With the sale of Plum Island still on the table, a committee comprised of over three dozen organizations in Connecticut and New York released a statement this week criticizing a draft environmental impact statement from the U.S. General Services Administration, saying the analysis failed to consider a partial conservation sale of Plum Island – one of 33 federally designated stewardship sites – and is flawed on many other fronts.
“Our interest in Plum Island is in assuring the conservation of approximately 750 acres of undeveloped habitat on the island as well as the safe re-use of the developed portions of the island,” wrote Georgia Basso, with the Citizen Advisory Committee of the Long Island Sound Study. Basso serves as co-chair of the Long Island Sound Study’s stewardship work group.
“We conclude that the DEIS is inadequate because it: (1) fails to protect a core governmental and public interest – conserving the exemplary habitat that forms a core of a federally designated Long Island Sound Stewardship site; (2) is deficient in assessing the island’s natural resources, and (3) fails to accurately assess the contamination and potential health risks posed by the previous uses of the island including the animal disease research facility.”
Since Congress first approved the sale of the site in 2008 with the stipulation that a new site for Plum Island's aging animal disease research center would be found, the GSA has been preparing the draft environmental impact statement. A site near Kansas State University in Manhattan, Kan., was identified as a possible location for a new $1.4 billion lab in 2009.
But the project is yet to be funded, and Southold Town is zoning the land for the eventual sale, the proceeds of which, in theory, would be required to help pay for the Kansas facility. Southold Town Supervisor Scott Russell told Patch last week that he was against any kind of new development on the island and is pushing to use the existing infrastructure as a research and education facility. Draft zoning proposed by Southold town planners last week suggested conserving at least 600 acres on Plum Island.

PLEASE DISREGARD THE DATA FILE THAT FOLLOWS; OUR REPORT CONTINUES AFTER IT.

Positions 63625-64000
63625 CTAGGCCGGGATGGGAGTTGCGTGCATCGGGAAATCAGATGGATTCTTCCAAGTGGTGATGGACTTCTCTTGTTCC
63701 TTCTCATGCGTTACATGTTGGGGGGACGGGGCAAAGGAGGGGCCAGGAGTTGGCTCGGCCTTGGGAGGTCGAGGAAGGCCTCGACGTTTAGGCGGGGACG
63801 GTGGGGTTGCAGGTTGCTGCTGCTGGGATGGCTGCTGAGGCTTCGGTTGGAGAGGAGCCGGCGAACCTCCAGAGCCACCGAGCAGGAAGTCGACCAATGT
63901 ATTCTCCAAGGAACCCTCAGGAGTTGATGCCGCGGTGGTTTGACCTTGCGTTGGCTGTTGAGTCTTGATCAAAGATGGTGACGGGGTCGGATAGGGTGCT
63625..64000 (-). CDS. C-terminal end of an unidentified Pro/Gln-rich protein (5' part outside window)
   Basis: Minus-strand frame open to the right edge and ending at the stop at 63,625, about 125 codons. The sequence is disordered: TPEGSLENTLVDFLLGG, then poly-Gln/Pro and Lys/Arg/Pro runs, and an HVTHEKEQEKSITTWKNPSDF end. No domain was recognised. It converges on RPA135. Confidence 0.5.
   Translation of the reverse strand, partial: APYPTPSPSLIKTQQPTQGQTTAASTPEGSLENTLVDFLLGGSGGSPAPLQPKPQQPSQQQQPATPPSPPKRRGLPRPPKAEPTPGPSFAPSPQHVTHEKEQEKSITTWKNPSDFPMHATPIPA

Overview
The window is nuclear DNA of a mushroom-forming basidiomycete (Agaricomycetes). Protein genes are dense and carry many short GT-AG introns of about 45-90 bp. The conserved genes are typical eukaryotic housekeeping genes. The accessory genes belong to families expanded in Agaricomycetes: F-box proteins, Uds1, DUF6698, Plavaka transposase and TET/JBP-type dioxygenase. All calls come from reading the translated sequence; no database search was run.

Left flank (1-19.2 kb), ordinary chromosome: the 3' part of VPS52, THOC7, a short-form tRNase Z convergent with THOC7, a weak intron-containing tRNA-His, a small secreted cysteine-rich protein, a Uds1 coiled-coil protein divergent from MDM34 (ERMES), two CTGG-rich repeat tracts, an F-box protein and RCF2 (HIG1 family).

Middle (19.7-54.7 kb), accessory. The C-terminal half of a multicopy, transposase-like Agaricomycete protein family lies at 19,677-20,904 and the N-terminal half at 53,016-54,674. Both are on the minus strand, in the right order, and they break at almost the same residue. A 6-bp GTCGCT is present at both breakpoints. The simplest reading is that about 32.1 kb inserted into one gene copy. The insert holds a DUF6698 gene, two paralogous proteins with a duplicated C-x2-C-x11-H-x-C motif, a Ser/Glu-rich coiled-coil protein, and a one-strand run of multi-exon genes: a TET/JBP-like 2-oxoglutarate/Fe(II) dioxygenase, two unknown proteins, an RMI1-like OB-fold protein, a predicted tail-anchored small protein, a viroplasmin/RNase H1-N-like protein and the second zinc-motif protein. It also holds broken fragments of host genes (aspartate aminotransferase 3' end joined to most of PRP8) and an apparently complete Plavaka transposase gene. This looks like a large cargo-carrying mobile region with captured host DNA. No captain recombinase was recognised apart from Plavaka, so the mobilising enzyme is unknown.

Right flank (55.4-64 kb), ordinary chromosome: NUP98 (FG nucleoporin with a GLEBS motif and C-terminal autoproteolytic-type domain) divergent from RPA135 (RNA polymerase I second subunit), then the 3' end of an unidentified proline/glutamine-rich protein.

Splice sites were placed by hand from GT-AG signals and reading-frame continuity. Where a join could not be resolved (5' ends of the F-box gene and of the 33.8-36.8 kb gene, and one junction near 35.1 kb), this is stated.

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The GSA is holding a presentation at the Greenport High School auditorium Thursday night at 6 p.m. on the draft environmental impact statement, which explores possible options — including high-density development — in the sale of the largely undeveloped 840-acre Plum Island. The island has hosted the Animal Disease Research Facility since 1954 and is a haven to dozens of rare bird and plant species, most notably the federally endangered roseate tern, the state-threatened common tern and the osprey, a state species of special concern.
But members of the Citizens Advisory Committee, made up of 39 organizations in Connecticut and New York, said the “GSA either has not considered or has not been given all the available information regarding the ecological significance of Plum Island and the sale’s potential impact on public health.”
“It is imperative that the DEIS proceed only after having received the best available scientific information,” wrote Basso in the statement.
See attached PDF for more comments from the Long Island Sound Study Committee.
A presentation and public hearing on the GSA’s draft environmental impact statement takes place Thursday at 6 p.m. at Greenport School.